FIG. 5 illustrates an example of an aurally compensated correction as a function of loudness attenuation in a device according to the invention.
FIG. 1 illustrates a conventional potentiometer solution comprising a potentiometer P connected between a signal input E and ground. A slidable tap 11 of potentiometer P is connected to a signal output A. A fixed tap 13 of potentiometer P is connected to ground via a series connection of a resistor R and a capacitor C.
For adjusting the desired loudness of an audio signal supplied via the signal input E, the slidable tap 11 is brought into the desired tapping position. The audio signal is attenuated to a smaller or greater extent, corresponding to the resistance distance of potentiometer P between signal input E and slidable tap 11.
The aurally compensated, i.e., physiologically matched, loudness control is effected by capacitor C. With increasing frequency of the audio signal to be attenuated, the resistance distance between fixed tap 13 and ground of potentiometer P is increasingly bridged. When tap 11 is adjusted to high attenuation, lower frequencies thus are attenuated to a lesser extent than high frequencies. Thus, an aurally compensated emphasis of low frequencies in the spectrum of the audio signal to be attenuated takes place.
In modern apparatus solutions, attempts are made to avoid electromechanical components such as potentiometers. They are vulnerable, bulky and relatively expensive components. Furthermore, they are not suited for digital control, which is being increasingly employed.
An example of a device for digital loudness control of an analog audio signal is shown in FIG. 2. This example provides two attenuation members in the form of a fine-stepped resistor chain 15 and a coarse-stepped resistor chain 17. Each resistor of each resistor chain 15, 17 has a tap terminal associated with it. In the example illustrated, each of the two resistor chains 15 and 17 has eight tap terminals 19 and 21, respectively. For the fine-stepped resistor chain 15, the attenuation steps between adjacent tap terminals 19 are, in this example, 1.25 dB. In the present example, the attenuation steps between adjacent tap terminals 21 of the coarse-stepped resistor chain are 10 dB. The fine-stepped resistor chain 15 is connected at one end to a signal input E and at the other end to ground. The coarse-stepped resistor chain 17 is acted upon on the one end by the fine-attenuated audio signal taken off from the fine-stepped resistor chain 15 and on the other end is connected to ground. The audio signal, additionally attenuated by the coarse-stepped resistor chain 17, is taken off from a signal output A.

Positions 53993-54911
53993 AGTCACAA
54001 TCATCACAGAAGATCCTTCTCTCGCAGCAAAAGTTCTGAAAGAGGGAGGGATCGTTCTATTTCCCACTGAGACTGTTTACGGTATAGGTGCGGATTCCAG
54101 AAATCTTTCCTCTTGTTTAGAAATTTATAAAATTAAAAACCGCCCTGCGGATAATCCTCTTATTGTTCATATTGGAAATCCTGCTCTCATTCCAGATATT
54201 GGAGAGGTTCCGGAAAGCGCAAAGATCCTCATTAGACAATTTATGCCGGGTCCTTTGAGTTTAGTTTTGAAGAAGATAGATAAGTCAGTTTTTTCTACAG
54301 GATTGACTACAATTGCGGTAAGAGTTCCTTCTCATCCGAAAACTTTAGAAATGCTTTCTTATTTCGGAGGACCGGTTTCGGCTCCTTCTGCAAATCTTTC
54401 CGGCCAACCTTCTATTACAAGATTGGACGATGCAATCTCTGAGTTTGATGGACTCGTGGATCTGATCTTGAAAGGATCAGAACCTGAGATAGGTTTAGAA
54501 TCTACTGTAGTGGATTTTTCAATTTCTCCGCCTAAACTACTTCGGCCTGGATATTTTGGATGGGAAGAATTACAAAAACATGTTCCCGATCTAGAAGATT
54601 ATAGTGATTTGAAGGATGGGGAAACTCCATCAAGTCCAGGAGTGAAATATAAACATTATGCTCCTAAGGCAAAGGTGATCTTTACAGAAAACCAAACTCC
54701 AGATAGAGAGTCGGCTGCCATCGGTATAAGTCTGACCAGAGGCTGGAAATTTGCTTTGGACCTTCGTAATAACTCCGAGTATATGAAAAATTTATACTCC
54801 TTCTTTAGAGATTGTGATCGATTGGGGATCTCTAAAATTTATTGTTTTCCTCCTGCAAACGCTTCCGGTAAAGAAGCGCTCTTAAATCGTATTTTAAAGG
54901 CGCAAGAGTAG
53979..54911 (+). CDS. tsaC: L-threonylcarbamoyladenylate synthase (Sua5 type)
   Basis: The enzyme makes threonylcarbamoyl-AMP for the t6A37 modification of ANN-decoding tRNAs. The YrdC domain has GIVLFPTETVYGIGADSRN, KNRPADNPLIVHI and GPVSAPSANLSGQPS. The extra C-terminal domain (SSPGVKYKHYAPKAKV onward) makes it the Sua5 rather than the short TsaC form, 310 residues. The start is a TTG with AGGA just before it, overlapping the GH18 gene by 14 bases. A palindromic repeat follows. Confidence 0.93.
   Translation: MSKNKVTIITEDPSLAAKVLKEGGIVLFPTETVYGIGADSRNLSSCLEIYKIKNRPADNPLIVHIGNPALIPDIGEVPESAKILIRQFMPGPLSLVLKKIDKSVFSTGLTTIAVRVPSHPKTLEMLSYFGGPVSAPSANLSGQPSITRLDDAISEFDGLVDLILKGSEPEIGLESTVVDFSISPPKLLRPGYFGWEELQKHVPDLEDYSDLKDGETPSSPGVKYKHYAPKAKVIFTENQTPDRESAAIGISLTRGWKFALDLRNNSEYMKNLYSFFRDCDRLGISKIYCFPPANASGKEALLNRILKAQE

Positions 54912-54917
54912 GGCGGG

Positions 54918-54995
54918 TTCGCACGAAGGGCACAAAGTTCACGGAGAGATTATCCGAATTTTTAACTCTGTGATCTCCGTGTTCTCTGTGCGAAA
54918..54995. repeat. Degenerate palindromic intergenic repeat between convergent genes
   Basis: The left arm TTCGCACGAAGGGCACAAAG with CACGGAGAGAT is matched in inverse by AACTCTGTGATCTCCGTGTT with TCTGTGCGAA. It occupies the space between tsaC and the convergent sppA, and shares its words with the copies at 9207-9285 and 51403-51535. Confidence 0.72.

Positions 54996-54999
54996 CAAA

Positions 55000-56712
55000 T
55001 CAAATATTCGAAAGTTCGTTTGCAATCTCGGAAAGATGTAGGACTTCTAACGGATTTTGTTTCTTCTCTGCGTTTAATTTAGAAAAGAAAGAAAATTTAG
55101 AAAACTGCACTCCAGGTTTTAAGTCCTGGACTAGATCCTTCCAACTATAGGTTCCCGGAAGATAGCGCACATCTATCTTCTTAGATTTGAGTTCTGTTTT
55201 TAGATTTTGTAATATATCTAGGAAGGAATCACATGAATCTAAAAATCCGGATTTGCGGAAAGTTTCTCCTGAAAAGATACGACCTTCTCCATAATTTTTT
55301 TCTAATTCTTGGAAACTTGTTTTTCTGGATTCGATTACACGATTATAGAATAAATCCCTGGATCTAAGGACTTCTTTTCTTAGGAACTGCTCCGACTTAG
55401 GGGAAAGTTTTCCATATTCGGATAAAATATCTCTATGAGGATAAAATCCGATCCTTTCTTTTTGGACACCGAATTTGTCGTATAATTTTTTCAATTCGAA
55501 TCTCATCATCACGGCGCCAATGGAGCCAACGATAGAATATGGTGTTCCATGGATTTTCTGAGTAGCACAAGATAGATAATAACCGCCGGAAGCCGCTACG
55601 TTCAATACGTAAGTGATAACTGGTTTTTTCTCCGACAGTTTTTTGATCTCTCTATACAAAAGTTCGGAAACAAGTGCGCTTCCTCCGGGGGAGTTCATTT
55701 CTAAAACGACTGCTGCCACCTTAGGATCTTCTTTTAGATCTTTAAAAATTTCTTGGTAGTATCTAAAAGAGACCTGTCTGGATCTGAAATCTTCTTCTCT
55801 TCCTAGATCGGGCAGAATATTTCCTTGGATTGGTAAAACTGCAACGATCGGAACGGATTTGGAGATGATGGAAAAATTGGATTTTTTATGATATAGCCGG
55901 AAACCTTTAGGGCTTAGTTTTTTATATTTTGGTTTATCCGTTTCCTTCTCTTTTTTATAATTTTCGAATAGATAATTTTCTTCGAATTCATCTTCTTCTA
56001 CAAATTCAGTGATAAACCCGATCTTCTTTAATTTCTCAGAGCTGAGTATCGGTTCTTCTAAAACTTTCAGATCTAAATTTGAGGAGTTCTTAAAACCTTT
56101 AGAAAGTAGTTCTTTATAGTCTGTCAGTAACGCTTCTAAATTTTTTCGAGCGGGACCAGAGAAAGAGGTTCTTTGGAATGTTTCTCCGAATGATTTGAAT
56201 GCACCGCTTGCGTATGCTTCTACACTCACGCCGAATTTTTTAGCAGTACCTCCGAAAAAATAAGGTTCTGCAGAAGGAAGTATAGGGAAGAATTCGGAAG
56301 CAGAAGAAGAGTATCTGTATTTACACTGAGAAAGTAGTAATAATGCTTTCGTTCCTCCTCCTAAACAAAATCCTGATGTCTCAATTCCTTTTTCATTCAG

The illustration in FIG. 2 is schematic in nature. It shows in simplified form a tap arrow 25 for the fine-stepped resistor chain 15 and a tap arrow 27 for the coarse-stepped resistor chain 17. In a practical embodiment, the individual tap terminals 19 and 21 are each connected via a controllable electronic switch (not shown) to a common line corresponding to tap arrow 25 and tap arrow 27, respectively. Depending on the desired loudness, i.e., depending on the required attenuation of the audio signal, one of the electronic switches associated with each of the tap terminals 19 and 21 is switched into the conductive state. Selection of the conductive switches in the embodiment according to FIG. 2 takes place with the aid of 6-bit code words, with three bits of the code word effecting the selection on the side of the fine-stepped resistor chain 15 and the remaining three bits effecting the selection on the side of the coarse-stepped resistor chain 17.
In the device for digital loudness control as depicted in FIG. 2, the principle of aurally compensated loudness control as shown in FIG. 1 cannot be realized.
A device for aurally compensated digital loudness control of analog audio signals is shown in FIG. 3. This embodiment comprises all components of the loudness control device depicted in FIG. 2, with the same reference numerals being used in FIG. 3. However, contrary to FIG. 2, the end of the fine-stepped resistor chain 15 opposite to signal input E is not connected to ground directly, but via a second fine-stepped resistor chain 29 constituting a series connection with the first fine-stepped resistor chain 15. The two fine-stepped resistor chains 15 and 29 are connected to each other in a connection point 31. Between connection point 31 and ground, there is connected a capacitor C taking the aural sensation into consideration.
The second fine-stepped resistor chain 29 in the embodiment shown also comprises eight tap terminals 33. These terminals, in the schematic representation of FIG. 3, have a tap arrow 35 associated with them, which again constitutes a symbolic representation of eight electronic switches, which are each associated with one of the tap terminals 33 and of which there is always one switch that can be switched into the conductive state depending on the desired loudness attenuation. The individual tap arrows 25, 27 and 35 each has associated with it one row of eight switch symbols 37, 39, and 41, respectively, which are each arranged in the form of dots on a vertical line. Each of these dots represents one connecting end of an electronic switch (not shown), preferably a switching transistor, which is connected to the respectively opposed tap terminal 19, 21, or 33.
A bundle 43 of, in the present example, eight switch control lines leads to tap arrows 25 and 35. A bundle 45 of an equal number of switch control lines leads to tap arrow 27. The two control line bundles 43 and 45 are each connected to a decoder 47 and 49, respectively, sending from each 3-bit part word D0D1D2 and D3D4D5, respectively, a switch selection signal to a selected one of eight switch control lines. The two 3-bit part words are formed from a 6-bit word reflecting the desired loudness in digitally encoded manner and being stored, e.g., in a shift register having the bit outputs D0 to D5.